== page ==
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The Internet Age and the rise of the blogosphere has forced a new openness in governance. The open-source communication method routinely strips secrecy and renders political processes transparent, and across the political spectrum, has demanded honesty and full disclosure from political operations. However, the Washington Post reports that Democratic efforts to establish leftist think tanks require secrecy in their funding, and moderate Democrats have started to object:
An alliance of nearly a hundred of the nation's wealthiest donors is roiling Democratic political circles, directing more than $50 million in the past nine months to liberal think tanks and advocacy groups in what organizers say is the first installment of a long-term campaign to compete more aggressively against conservatives.
A year after its founding, Democracy Alliance has followed up on its pledge to become a major power in the liberal movement. It has lavished millions on groups that have been willing to submit to its extensive screening process and its demands for secrecy.
These include the Center for American Progress, a think tank with an unabashed partisan edge, as well as Media Matters for America, which tracks what it sees as conservative bias in the news media. Several alliance donors are negotiating a major investment in Air America, a liberal talk-radio network.
But the large checks and demanding style wielded by Democracy Alliance organizers in recent months have caused unease among Washington's community of Democratic-linked organizations. The alliance has required organizations that receive its endorsement to sign agreements shielding the identity of donors. Public interest groups said the alliance represents a large source of undisclosed and unaccountable political influence.
This goes against everything that liberals claim to value in government. They have spared no opportunity to demand the release of all sorts of information about Republican officeholders and their contributors. During the Clinton administration, liberals kept accusing Richard Mellon Scaife of funding all sorts of efforts to undermine his presidency, leading to Hillary Clinton's "vast right-wing conspiracy" accusations.
Now George Soros and Tim Gill, among others, do not want to let people know who funds Democracy Alliance or their outreach programs to outfits like Media Matters. Their excuse? Contributors do not want to receive criticism for their politics -- while funding groups who routinely criticize others for theirs.
In fact, the whole operation appears to be a political protection racket. Anyone who wants to join these big-ticket donors who comprise the Democracy Alliance have to pay their way into the guild. Membership requires a $25,000 initiation fee and $30,000 a year from that point forward. Membership brings the privilege of secrecy, as well as the force multiplier of combining their efforts with donors such as Soros and Peter Lewis. (see update 1 below)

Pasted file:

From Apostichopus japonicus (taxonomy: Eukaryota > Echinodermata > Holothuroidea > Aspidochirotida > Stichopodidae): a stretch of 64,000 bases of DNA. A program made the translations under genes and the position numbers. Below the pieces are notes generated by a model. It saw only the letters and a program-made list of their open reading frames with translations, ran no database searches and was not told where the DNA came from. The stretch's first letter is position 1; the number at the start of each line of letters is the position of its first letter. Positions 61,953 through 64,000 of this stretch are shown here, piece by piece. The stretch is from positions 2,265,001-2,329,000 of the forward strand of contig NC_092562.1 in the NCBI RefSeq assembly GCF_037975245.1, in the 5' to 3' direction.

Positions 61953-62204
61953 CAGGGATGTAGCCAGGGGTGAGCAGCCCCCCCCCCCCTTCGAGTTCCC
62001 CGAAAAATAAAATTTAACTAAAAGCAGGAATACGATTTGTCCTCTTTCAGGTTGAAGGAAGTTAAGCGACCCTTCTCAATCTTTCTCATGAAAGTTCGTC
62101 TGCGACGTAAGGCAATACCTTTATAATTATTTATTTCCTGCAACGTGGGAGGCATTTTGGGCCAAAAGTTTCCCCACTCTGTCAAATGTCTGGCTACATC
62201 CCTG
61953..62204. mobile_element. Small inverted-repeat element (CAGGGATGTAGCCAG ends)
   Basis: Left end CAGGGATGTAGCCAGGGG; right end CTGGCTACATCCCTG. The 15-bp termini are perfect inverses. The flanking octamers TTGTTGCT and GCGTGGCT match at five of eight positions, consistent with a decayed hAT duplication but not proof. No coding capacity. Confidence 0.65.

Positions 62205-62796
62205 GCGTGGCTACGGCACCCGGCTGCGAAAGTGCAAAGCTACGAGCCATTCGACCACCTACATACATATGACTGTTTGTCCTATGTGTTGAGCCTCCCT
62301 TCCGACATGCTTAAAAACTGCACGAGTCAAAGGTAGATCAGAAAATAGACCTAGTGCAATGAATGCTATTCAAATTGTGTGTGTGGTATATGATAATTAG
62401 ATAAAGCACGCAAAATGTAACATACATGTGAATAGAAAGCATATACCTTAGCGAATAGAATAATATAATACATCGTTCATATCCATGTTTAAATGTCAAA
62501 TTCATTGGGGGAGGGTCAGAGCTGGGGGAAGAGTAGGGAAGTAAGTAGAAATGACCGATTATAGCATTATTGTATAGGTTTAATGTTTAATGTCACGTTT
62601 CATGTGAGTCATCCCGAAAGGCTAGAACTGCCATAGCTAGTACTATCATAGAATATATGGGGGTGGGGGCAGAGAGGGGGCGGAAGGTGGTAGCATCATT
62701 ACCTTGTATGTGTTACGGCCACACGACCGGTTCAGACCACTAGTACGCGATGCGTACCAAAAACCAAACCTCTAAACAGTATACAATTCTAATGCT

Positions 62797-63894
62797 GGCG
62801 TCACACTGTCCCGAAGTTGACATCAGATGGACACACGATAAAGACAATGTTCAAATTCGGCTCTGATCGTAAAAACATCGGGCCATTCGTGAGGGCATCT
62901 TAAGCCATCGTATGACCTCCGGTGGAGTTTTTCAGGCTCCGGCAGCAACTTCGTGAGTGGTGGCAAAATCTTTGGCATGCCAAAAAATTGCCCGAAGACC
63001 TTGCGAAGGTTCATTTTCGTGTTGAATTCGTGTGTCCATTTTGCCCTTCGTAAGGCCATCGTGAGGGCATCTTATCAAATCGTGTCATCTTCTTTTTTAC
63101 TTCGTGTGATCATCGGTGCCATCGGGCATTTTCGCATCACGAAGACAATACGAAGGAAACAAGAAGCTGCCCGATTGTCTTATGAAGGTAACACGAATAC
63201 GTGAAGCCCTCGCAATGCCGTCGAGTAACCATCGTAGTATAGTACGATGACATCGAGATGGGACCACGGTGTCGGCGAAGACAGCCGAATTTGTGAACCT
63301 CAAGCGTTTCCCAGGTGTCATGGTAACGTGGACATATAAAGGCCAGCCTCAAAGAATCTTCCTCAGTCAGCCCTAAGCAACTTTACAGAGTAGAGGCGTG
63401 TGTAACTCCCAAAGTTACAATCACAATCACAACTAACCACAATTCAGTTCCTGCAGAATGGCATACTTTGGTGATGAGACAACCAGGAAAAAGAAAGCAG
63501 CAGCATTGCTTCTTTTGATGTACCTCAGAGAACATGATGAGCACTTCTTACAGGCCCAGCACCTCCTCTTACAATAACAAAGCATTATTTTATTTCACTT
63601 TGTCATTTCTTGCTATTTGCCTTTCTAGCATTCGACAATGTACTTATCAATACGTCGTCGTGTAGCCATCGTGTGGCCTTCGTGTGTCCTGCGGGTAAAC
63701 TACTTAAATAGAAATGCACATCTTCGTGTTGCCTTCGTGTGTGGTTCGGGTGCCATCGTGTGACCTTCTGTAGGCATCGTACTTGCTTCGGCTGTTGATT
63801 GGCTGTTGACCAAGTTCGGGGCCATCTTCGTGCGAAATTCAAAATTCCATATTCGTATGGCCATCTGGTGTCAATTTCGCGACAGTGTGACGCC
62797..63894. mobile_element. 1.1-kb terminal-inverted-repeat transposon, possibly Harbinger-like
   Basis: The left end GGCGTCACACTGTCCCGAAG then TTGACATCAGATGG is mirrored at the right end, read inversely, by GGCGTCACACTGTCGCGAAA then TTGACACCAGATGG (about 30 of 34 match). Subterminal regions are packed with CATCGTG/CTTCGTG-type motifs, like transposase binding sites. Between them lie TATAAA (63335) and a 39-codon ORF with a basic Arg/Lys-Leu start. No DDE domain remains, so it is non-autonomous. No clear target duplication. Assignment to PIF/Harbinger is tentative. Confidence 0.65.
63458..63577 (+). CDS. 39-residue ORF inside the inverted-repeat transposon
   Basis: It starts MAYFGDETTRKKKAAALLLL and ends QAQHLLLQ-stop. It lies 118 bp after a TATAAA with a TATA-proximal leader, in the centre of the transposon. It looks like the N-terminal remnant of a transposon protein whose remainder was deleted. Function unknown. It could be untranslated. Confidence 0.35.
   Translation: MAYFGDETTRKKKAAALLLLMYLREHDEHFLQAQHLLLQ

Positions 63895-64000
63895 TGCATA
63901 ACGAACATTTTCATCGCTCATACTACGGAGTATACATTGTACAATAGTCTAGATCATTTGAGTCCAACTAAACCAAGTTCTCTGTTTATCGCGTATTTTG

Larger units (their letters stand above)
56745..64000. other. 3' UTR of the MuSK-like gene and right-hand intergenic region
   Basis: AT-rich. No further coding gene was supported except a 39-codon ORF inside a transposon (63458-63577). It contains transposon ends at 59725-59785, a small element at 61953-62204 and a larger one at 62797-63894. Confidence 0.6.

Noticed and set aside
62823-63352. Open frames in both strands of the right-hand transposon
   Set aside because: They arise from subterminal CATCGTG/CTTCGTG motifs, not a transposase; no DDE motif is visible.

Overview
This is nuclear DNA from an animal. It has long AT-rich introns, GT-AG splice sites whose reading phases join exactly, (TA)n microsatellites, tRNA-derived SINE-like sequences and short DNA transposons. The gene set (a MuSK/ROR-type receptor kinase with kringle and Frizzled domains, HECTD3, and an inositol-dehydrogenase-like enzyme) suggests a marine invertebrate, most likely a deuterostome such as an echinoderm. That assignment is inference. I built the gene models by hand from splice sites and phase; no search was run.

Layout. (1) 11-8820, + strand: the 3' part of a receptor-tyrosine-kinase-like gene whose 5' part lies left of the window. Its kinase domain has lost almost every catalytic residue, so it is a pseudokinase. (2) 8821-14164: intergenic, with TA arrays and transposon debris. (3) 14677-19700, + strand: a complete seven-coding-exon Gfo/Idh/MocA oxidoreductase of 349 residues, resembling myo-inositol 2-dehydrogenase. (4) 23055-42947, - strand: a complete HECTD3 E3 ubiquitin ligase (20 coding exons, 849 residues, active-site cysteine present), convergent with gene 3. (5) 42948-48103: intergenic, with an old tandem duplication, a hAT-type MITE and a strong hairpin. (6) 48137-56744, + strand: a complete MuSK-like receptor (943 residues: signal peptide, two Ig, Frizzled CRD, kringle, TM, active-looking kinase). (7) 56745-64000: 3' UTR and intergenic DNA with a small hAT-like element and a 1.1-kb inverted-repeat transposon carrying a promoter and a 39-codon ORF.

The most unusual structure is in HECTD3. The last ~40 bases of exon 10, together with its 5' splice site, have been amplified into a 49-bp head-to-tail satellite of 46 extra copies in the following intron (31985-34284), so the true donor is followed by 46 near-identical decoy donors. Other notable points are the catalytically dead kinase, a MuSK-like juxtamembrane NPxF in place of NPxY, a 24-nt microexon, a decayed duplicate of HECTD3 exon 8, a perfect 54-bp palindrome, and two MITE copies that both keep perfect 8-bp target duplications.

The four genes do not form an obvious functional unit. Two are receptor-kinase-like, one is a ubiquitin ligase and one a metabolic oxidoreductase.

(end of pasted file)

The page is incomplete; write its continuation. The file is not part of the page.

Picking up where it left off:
So who belongs to the left-wing protection guild? John Podesta's Center for American Progress, which has been compared to the Heritage Foundation, received $5 million. In exchange, CAP will remain mum about the sources of its donations, which represents a type of American progress that many will not see as a net positive. Citizens for Responsibility and Ethics in Washington tells people that it is a non-partisan group -- but they joined the guild and got an unspecified amount of funding. The liberals at CREW that demand a high standard of ethics apparently have no problem with secret donations for political causes, an odd position given their supposed mission.
Who didn't get in? To no one's great surprise, the centrist Democratic Leadership Council didn't make the cut. Neither did the hawkish Truman National Security Project, designed to give Democrats a better image on defense issues. According to a Post source, they lost strictly on ideological grounds -- meaning that the Democracy Alliance has no intent to boost Democratic electoral prospects by engaging the center.
Nothing about this project breaks any laws. However, it shows an appalling tone-deafness to the larger movement towards transparency and honesty in politics. It also appears to be a de facto shakedown for liberal groups and a ego trip for those donors who will grant their funds only to those who pledge unwavering fealty to the most liberal stances.
UPDATE: I corrected a fundamental misunderstanding about the partnership buy-in. That comes from the donors, not the organizations looking for funding.Sphere It View blog reactions
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At least, that's what Bill O'Reilly calls it. I don't know that I'd go that far, but it sure sounds like a shakedown operation to me. From the Washington Post: An alliance of nearly a hundred of the nation's wealthiest donors is roiling Democratic [Read More]
Tracked on July 20, 2006 9:25 AM
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